I am working with some friends trying to multiplex. The issue we run into is we aren't sure if we are hitting a limit on transistor switching speeds.

I am unsure if this is a hardware or software problem. (please let me know if I am in the wrong place)

Here's an example of what we have built. Schematic

Where we have an output attached to each transistor. We want to be able to turn them all on or individually. We ran into a software problem and asked on Stackoverflow earlier, here is reference if needed

Here's the problem we run into: LED Cube

This is where I'm not sure to post in Stackoverflow or here:

We always have a row "ghosted" behind. So from the top (Row 3), we have it on and you can see faintly that row 1 (the bottom) is on. If the Row 2 transistor is activated (and Row 3 deactivated) then we have Row 3 faintly on. (with Row 1 being off entirely)

If we just disconnect the ghosted row from its output, it stays ghosted. Somehow it is being tied to our other output.

The Column transistor is a PNP3906 and the row transistor is a NPN2222. According to their datasheets both seem fast enough (but I don't know how to read the sheet effectively)

I have tried adding a pull down resistor to the base of the row transistors with no avail. I also tried paralleling a capacitor to see if maybe it was a speed issue (link to reference, Russell McMahon's answer)

I would be inclined to say that it is a software bug but since the issue still exists with the output disconnected I am unsure.

One more piece of information. We started out every 20 microseconds to switch rows. (turn row 1 on, wait 20 microseconds, turn row 1 off, turn row 2 on, wait 20 microseconds, etc..)

This makes the "ghosted" LEDs much brighter. The picture in this question which are much dimmer are every 5 milliseconds switch rows. However, going from 5 milliseconds to 1 second delay does not change the "ghosted" row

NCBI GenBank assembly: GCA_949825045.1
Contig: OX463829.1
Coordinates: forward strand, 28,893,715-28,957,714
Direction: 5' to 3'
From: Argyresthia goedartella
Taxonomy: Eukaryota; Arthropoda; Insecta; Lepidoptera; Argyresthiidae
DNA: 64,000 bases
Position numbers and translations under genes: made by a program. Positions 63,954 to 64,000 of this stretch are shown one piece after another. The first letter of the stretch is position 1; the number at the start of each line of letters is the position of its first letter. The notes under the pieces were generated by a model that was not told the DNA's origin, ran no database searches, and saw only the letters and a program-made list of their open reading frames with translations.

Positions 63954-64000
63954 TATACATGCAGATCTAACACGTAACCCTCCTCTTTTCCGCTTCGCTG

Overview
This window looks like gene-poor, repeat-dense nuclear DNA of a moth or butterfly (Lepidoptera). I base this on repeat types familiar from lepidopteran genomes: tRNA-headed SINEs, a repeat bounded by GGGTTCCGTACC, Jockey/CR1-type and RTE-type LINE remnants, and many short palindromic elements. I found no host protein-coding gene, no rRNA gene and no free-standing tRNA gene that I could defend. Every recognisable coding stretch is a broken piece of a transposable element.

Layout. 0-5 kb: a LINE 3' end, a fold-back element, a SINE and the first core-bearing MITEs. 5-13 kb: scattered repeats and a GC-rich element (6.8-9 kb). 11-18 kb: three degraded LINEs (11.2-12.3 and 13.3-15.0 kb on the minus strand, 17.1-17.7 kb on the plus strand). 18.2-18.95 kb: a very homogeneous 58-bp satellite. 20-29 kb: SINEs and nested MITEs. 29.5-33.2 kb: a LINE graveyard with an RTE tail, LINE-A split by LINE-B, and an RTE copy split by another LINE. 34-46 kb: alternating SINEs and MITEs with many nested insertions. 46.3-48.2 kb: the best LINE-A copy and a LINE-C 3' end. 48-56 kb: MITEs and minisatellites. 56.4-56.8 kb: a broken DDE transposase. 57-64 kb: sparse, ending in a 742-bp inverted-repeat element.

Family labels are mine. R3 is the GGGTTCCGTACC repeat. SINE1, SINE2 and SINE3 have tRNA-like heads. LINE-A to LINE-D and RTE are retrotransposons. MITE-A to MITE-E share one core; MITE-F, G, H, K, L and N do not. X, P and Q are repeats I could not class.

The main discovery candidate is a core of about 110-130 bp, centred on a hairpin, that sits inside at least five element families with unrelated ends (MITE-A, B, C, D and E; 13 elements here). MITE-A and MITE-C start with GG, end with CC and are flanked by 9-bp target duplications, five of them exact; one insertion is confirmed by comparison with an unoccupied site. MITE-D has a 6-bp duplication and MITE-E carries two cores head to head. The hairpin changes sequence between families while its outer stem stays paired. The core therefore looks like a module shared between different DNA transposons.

I realize this might be hard to troubleshoot but thanks if you can help

3906 timing [datasheet]:

  • Delay Time : 35ns
  • Rise Time: 35 ns
  • Storage Time: 225ns
  • Fall Time: 75ns

NPN2222 Timing datasheet

  • Turn on Time: 35ns
  • Turn off Time: 285ns

EDIT: Sorry, I didn't mention voltage. From an MSP430G2553, the voltage is 3.3V, directly from an output

  • \$\begingroup\$ How are you driving the transistors? From logic pins of an IC? Is the IC a shift register? More info needed please. \$\endgroup\$
    – Andy aka
    Mar 25 '13 at 9:48
  • \$\begingroup\$ Yes, please explain what's driving the transistors and at what voltage it's operating. I take it this circuit is one "row", the other rows share the same lines to the NPN transistors, and the PNP is "row select"? \$\endgroup\$
    – pjc50
    Mar 25 '13 at 10:05
  • 3
    \$\begingroup\$ To eliminate the possibility of timing problems : (1) turn row off. (2) wait time t1 (say 100us) (3) turn next row on. (4) wait time t2 (say 1ms) (5) goto 1. This "dead time" at (2) will eliminate ghosting IF it's a timing problem. If the ghosting remains, look elsewhere. \$\endgroup\$ Mar 25 '13 at 10:45
  • \$\begingroup\$ @BrianDrummond Doing it that way explicitly has the expected result. That is a relief \$\endgroup\$
    – Dan
    Mar 25 '13 at 11:48

Explicitly specifying a "dead time" between rows is pointing towards a timing problem. Two possible causes of this :

  1. Some overlap between updating the row and column drivers, e.g. on different ports, written in different cycles. This has a simple software fix : (a) turn off all rows (b) update columns (c) turn on correct row. Alternatively, turn off all columns, update row, turn on appropriate columns.
  2. Switching delay in turning transistors off. Q8,9,10 in the given circuit will saturate, which makes their turn off time slow. My answer to this question describes this phenomenon : the question itself describes a hardware fix to the problem (a schottky diode between base and collector). However a simpler answer is to wait through the "dead time" in software, as suggested in the comment above. Obviously times t1 and t2 can be tuned for best visual experience.
  • \$\begingroup\$ Wow, I bookmarked that link because the more I learn the more I don't know. I put a schottky diode like you posted and that solved the problem. Thanks for the amazing info! \$\endgroup\$
    – Dan
    Mar 25 '13 at 12:50
  • 1
    \$\begingroup\$ Great feedback! It's nice to know the theory actually solves real problems sometimes! \$\endgroup\$ Mar 25 '13 at 13:48

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